Murietta’s Well was one of the more interesting wineries to emerge during the California boom of the 1990’s. For starters, it had a long history: the operation was founded in 1884 by Louis Mel, a Bordeaux enthusiast who built a gravity-flow winery and planted vineyards with cuttings from Chateau Margaux and Chateau d’Yquem. It was sold in 1933 to Ernest Wente, and remains in the family today. In 1990 Philip Wente and Sergio Traverso revived the winery and named it Murietta’s Well.
The name was homage to Joaquim Murietta, a glorious historical figure variously described as Robin Hood, a Mexican patriot or the reincarnation of Zorro, depending on which version you believe (the well on the property was where he supposedly watered his horses). Traverso was also an intriguing individual: a Ph.D. with training in biochemistry and microbiology, who resembled an international polo star. He traveled the country promoting Murietta’s Well, which had a very different approach from most California wineries at the time.
Ever since Robert Mondavi struggled to legitimize California wine back in the 1960s, the overwhelming emphasis was on varietal wines. California had been a serious player in the 19th century wine scene, but had never recovered from Prohibition and World War II. The bulk of the production consisted of jug wines mysteriously labeled Chablis or Burgundy. The “Chablis” was generally a blend of Chenin Blanc and Colombard, and the “Burgundy” consisted of whatever red wine grapes were handy at the time of harvest.
Mondavi’s belief was that California would ascend to its rightful place in the wine firmament only when it focused on wines made from a single grape variety identified on the label. His goal was to place California on an equal footing with the great wines of Bordeaux (those wines were blends, of course, but that never seemed to matter). His focus on single varietal wines morphed into an obsession, and still dominates our thinking today. Most consumers will sit down in a restaurant or bar and order a glass of Chardonnay, Pinot Noir or Merlot, and the familiar varietal characteristics of those wines will dominate their choice.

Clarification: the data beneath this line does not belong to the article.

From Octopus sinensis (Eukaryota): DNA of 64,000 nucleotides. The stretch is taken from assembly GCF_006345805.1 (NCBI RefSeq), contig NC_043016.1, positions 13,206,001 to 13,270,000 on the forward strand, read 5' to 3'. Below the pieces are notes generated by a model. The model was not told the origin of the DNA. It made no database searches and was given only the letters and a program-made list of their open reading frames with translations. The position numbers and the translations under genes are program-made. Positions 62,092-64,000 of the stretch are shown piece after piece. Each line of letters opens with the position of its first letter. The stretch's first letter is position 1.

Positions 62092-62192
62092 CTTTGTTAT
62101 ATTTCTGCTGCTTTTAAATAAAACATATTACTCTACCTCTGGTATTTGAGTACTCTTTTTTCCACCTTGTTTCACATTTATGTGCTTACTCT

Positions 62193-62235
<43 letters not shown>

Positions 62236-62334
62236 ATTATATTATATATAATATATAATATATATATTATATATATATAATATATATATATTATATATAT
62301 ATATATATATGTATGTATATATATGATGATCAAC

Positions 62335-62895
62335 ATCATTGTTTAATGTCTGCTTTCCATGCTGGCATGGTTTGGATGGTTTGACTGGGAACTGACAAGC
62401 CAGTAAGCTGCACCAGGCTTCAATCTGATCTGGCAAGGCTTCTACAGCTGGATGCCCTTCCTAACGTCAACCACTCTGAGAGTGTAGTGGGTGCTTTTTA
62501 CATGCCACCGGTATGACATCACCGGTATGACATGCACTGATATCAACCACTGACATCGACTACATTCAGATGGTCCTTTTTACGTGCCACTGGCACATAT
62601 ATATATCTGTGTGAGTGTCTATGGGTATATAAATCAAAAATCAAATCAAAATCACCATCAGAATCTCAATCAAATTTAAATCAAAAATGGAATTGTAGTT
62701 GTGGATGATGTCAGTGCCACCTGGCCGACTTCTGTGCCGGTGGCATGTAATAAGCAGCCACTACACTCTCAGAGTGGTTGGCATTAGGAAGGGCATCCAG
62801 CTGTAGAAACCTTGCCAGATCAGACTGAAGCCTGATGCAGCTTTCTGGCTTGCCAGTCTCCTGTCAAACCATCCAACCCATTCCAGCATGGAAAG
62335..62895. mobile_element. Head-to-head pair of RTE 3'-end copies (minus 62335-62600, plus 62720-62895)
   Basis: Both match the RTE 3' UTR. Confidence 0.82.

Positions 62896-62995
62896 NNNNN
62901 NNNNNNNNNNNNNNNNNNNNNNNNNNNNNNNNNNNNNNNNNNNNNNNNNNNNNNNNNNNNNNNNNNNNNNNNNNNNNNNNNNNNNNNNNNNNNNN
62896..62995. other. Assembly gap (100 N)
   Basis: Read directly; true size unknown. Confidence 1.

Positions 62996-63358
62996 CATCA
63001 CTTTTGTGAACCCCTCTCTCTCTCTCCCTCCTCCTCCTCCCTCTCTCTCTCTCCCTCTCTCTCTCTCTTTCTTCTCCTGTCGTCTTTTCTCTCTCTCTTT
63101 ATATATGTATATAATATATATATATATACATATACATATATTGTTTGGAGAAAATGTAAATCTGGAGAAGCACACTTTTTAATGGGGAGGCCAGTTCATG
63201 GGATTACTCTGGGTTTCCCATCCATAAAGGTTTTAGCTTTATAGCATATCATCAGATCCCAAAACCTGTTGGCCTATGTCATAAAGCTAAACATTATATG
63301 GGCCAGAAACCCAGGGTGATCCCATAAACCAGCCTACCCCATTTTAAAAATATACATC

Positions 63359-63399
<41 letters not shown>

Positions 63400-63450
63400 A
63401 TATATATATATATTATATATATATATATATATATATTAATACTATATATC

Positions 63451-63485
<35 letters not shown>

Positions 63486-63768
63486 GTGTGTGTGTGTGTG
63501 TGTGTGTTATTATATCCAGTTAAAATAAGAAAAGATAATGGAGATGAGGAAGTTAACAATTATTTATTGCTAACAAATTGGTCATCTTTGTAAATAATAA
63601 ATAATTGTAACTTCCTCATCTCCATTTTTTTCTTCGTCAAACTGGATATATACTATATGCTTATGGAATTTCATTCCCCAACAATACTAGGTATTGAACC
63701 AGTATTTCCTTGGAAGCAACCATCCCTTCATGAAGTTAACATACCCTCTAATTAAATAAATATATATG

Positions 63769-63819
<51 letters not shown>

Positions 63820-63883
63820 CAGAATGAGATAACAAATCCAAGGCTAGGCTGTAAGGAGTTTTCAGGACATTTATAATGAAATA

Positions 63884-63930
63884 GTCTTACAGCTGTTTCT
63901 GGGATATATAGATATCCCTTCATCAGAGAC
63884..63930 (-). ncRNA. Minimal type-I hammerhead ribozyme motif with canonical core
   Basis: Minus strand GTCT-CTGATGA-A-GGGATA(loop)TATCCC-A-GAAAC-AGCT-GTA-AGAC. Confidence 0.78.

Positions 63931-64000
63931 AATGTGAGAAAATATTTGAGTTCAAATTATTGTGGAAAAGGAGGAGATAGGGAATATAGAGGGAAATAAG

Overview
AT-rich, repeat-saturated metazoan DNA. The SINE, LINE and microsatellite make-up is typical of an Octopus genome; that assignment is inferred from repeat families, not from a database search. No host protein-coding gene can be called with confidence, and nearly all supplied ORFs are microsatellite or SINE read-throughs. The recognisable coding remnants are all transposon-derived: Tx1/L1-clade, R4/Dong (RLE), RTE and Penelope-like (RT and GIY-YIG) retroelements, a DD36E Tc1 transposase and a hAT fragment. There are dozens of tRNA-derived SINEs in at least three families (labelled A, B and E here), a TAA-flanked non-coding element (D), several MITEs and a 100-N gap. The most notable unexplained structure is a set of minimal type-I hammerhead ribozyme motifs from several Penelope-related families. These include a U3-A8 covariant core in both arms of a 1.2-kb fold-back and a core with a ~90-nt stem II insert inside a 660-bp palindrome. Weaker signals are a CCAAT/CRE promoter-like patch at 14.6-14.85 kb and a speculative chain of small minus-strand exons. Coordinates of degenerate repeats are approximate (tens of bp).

The focus at Murietta’s Well, then and now, was on blends. The wines were moderately successful, but never really achieved an identity in the public mind. I recently had the opportunity to revisit them after a lapse of several decades, and they are interesting and extremely well-crafted. While their identity may still be a bit fuzzy, they are also notable bargains on today’s retail shelf.
The 2015 version of The Whip ($18) is a mix of 30% Semillon, 30% Sauvignon Blanc, 30% Chardonnay, 7% Viognier and 3% Muscat Canelli. The nose offers pleasant herbal aromas bolstered by whiffs of minerals. The texture is rich and unctuous on entry, but any suggestion of sweetness is immediately replaced by good acidity and unfolding flavors of ripe melon and citrus. Hints of tropical fruit emerge in the mid palate, adding to the wine’s charm, and the flavors persist on a long and refreshing finish. This may lack the focus of a Bordeaux Semillon/Sauvignon Blanc blend, but it’s a good match for aggressively seasoned or mildly spicy dishes, and an excellent quaff by itself.
Scents of red fruits rise from a glass of the 2016 Dry Rosé ($24), a blend of 55% Grenache and 45% Counoise. The wine is dry and well-structured in the mouth, with mild fruit tannins framing flavors of red currants and rhubarb. The mid palate is fleshy and dense, and the finish reveals hints of minerals and grape skins. You’d drink this with food rather than on its own, and the pairings could range all the way from fish to veal, pork and poultry.
Composed of 45% Cabernet Sauvignon, 22% Petite Sirah, 14% Petit Verdot, 10% Malbec and 9% Cabernet Franc, the 2014 edition of The Spur ($21) offers aromas of black fruits and toasty oak on the nose. The wine is tart on entry, displaying good acidity and stiff fruit tannins; flavors of black cherry, anise and mocha unfold in the mid palate and resonate on the finish. While the texture is light and fresh, the wine really needs food to show its best, and would make a good match for meats charred on the grill.